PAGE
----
Testing Computational Accounts of Response Congruency in Lexical Decision

Loth S, Davis CJ (2010)
In: Connectionist Models of Neurocognition and Emergent Behavior - From Theory to Applications. Davelaar EJ (Ed); Progress in Neural Processing, 20. Singapore, Singapore: World Scientific: 173-189.

Conference Paper | Published | English

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Author
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Editor
Davelaar, Eddy J
Abstract
In masked priming experiments that require categorisation responses, it is typically observed that responses are faster when the prime and the target are members of the same category. Such response congruence priming effects have been reported in a variety of tasks, including number magnitude categorisation (Naccache & Dehaene, 2001) and valence classification (Klauer, Eder, Greenwald, & Abrams, 2007). However, previous research has not shown response congruence priming in the lexical decision task (Norris & Kinoshita, 2008; Perea, Fernandez, & Rosa, 1998). This finding is somewhat surprising, given that lexical activity due to the prime might be expected to bias lexical decisions to the target. This result was predicted by the Bayesian Reader model (Norris & Kinoshita, 2008). According to this model, evidence from the prime and the target is integrated over time so as to make an optimal decision. There is no response congruence effect in the model, because the prime does not provide sufficiently detailed information to alter the probability of a word versus nonword response. In recent work (Loth & Davis, 2010), we have conducted a series of experiments that demonstrate clear response congruency effects in masked primed lexical decision. The data show that the size of the response congruency effect is influenced by the difficulty of the word-nonword discrimination. This sensitivity can explain the failure to find response congruency effects in previous studies. Simulations of the experiments using the Bayesian Reader model indicate that the present version of the model does not predict these response congruency effects. We also tested the spatial coding model (Davis, 2010). In its original form this model predicts response congruency effects for nonword targets, but not for word targets; indeed, the model predicted a small effect in the opposite direction for word targets. The reason for the latter prediction is that unrelated word primes exert an inhibitory influence on word targets due to the homogeneous lateral inhibition in the model. This simplifying assumption, which was adopted from the original interactive activation model (McClelland & Rumelhart, 1981), can be replaced by the assumption of nonhomogeneous lateral inhibition, in which lateral inhibition is restricted to orthographically similar words (e.g., cat inhibits cot, but not boy; Davis, 1999). Modifying the spatial coding model to implement nonhomogeneous lateral inhibition enabled it to provide a better fit to the data.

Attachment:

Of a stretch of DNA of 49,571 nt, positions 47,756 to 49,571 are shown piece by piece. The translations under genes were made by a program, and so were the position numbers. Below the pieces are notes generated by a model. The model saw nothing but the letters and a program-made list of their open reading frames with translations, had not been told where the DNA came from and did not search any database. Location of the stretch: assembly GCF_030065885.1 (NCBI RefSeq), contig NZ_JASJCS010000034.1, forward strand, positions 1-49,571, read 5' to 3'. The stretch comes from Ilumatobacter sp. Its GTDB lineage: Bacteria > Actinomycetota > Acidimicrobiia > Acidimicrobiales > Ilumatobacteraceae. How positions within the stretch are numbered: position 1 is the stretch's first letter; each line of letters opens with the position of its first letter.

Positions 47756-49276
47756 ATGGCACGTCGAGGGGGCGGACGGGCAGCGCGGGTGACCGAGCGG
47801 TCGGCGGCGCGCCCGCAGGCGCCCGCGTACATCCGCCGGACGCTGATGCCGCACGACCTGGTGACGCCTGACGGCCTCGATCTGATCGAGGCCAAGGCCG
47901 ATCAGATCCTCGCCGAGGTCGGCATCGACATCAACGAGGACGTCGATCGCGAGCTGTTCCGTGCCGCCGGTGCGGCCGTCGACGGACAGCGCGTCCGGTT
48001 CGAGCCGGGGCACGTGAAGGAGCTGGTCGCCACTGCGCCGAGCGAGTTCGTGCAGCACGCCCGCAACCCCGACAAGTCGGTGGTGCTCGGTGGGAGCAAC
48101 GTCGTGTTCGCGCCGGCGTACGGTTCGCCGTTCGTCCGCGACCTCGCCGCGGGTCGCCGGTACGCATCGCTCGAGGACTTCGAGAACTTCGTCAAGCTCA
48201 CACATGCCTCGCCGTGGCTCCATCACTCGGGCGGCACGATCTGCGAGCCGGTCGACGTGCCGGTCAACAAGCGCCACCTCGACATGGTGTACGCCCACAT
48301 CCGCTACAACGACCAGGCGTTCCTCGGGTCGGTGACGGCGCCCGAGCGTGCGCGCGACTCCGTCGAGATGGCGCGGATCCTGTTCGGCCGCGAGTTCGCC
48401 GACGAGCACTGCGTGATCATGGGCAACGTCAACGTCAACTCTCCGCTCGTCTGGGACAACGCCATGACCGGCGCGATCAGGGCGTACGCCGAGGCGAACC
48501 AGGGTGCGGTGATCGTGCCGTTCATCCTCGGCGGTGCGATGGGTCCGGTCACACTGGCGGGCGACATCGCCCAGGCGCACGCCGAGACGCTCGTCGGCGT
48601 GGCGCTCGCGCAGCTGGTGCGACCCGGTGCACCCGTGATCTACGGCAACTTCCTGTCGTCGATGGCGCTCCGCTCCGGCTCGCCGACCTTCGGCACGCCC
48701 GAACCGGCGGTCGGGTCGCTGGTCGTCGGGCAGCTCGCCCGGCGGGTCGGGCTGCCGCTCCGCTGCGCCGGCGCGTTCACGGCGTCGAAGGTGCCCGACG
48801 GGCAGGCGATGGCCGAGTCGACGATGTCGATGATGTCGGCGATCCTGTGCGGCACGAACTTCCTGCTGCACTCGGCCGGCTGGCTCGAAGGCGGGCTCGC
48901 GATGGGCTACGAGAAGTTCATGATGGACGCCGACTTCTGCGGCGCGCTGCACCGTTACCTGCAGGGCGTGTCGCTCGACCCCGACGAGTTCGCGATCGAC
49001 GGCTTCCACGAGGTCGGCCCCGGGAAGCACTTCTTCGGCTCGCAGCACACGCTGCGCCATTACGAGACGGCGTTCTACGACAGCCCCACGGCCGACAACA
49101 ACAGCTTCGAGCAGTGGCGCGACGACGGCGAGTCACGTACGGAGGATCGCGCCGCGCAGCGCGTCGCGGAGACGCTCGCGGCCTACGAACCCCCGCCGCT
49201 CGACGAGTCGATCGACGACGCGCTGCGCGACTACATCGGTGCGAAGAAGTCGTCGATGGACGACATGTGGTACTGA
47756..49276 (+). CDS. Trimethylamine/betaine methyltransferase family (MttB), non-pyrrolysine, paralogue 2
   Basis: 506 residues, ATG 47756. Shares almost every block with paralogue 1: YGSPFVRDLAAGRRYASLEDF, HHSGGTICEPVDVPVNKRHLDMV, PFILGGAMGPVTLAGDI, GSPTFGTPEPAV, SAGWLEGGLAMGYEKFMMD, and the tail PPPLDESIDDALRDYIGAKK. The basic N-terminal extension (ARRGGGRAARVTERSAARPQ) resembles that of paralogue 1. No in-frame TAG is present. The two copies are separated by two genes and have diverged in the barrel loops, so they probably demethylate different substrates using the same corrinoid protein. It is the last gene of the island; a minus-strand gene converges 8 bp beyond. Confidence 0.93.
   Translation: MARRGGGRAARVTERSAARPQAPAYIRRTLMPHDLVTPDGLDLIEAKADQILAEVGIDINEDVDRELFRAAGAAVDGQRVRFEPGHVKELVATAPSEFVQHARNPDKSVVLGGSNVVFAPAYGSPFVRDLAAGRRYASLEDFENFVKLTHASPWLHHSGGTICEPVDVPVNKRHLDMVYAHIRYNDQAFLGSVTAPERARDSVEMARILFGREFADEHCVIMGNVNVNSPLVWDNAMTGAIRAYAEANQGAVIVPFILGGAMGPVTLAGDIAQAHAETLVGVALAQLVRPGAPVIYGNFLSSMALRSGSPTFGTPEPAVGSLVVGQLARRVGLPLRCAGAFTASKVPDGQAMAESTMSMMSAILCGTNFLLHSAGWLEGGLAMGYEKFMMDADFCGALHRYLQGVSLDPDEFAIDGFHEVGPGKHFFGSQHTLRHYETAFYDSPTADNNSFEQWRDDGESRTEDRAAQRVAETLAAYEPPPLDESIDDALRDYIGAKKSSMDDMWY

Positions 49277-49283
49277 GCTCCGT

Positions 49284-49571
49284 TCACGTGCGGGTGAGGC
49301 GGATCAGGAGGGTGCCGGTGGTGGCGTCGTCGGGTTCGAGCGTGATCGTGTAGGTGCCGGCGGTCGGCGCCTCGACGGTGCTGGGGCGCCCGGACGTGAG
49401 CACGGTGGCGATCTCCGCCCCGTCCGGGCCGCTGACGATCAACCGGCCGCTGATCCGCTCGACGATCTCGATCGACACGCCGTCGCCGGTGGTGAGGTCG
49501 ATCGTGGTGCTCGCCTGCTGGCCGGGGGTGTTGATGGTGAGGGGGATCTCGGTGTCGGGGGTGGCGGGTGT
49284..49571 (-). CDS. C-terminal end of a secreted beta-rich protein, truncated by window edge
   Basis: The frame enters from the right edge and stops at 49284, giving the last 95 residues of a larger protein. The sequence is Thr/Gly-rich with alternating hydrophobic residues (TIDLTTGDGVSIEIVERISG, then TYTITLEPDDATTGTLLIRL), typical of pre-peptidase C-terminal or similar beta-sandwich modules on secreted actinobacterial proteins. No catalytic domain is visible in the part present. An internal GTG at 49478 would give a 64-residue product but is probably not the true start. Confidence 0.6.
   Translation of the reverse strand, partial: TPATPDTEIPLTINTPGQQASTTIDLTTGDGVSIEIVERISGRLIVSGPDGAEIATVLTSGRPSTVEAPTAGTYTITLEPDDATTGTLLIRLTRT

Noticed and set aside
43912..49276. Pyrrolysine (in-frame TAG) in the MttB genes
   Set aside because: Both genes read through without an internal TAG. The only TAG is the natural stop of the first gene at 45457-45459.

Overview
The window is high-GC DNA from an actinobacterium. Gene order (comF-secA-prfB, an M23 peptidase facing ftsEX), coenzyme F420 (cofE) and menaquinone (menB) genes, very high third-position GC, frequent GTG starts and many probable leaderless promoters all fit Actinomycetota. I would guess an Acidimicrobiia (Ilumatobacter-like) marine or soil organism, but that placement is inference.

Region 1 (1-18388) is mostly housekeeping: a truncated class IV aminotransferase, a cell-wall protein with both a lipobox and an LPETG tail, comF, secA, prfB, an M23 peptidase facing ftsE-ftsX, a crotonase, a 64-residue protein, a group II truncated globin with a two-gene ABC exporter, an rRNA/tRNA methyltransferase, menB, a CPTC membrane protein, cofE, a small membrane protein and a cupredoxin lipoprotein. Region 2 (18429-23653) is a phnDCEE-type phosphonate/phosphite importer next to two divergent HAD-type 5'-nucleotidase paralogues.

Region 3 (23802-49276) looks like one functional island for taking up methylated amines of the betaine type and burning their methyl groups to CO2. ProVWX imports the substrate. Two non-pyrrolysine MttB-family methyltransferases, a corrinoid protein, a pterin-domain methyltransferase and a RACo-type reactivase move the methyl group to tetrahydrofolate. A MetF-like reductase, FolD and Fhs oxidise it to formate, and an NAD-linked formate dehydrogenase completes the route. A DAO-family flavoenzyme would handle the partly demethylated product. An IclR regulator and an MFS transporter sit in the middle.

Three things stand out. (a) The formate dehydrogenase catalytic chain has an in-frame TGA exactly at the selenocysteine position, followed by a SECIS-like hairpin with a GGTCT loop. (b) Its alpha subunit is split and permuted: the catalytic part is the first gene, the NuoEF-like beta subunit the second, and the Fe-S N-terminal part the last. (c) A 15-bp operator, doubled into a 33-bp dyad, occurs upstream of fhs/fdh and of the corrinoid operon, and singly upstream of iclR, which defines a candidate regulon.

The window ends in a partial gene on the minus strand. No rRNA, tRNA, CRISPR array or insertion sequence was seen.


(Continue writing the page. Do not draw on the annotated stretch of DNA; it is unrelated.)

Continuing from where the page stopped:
Publishing Year
Conference
12th Neural Computation and Psychology Workshop
Location
London, UK
Conference Date
2010-04-08 – 2010-04-10
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Cite this

Loth S, Davis CJ. Testing Computational Accounts of Response Congruency in Lexical Decision. In: Davelaar EJ, ed. Connectionist Models of Neurocognition and Emergent Behavior - From Theory to Applications. Progress in Neural Processing. Vol 20. Singapore, Singapore: World Scientific; 2010: 173-189.
Loth, S., & Davis, C. J. (2010). Testing Computational Accounts of Response Congruency in Lexical Decision. In E. J. Davelaar (Ed.), Progress in Neural Processing: Vol. 20. Connectionist Models of Neurocognition and Emergent Behavior - From Theory to Applications (pp. 173-189). Singapore, Singapore: World Scientific.
Loth, S., and Davis, C. J. (2010). “Testing Computational Accounts of Response Congruency in Lexical Decision” in Connectionist Models of Neurocognition and Emergent Behavior - From Theory to Applications, ed. E. J. Davelaar Progress in Neural Processing, vol. 20, (Singapore, Singapore: World Scientific), 173-189.
Loth, S., & Davis, C.J., 2010. Testing Computational Accounts of Response Congruency in Lexical Decision. In E. J. Davelaar, ed. Connectionist Models of Neurocognition and Emergent Behavior - From Theory to Applications. Progress in Neural Processing. no.20 Singapore, Singapore: World Scientific, pp. 173-189.
S. Loth and C.J. Davis, “Testing Computational Accounts of Response Congruency in Lexical Decision”, Connectionist Models of Neurocognition and Emergent Behavior - From Theory to Applications, E.J. Davelaar, ed., Progress in Neural Processing, vol. 20, Singapore, Singapore: World Scientific, 2010, pp.173-189.
Loth, S., Davis, C.J.: Testing Computational Accounts of Response Congruency in Lexical Decision. In: Davelaar, E.J. (ed.) Connectionist Models of Neurocognition and Emergent Behavior - From Theory to Applications. Progress in Neural Processing. 20, p. 173-189. World Scientific, Singapore, Singapore (2010).
Loth, Sebastian, and Davis, Colin J. “Testing Computational Accounts of Response Congruency in Lexical Decision”. Connectionist Models of Neurocognition and Emergent Behavior - From Theory to Applications. Ed. Eddy J Davelaar. Singapore, Singapore: World Scientific, 2010.Vol. 20. Progress in Neural Processing. 173-189.
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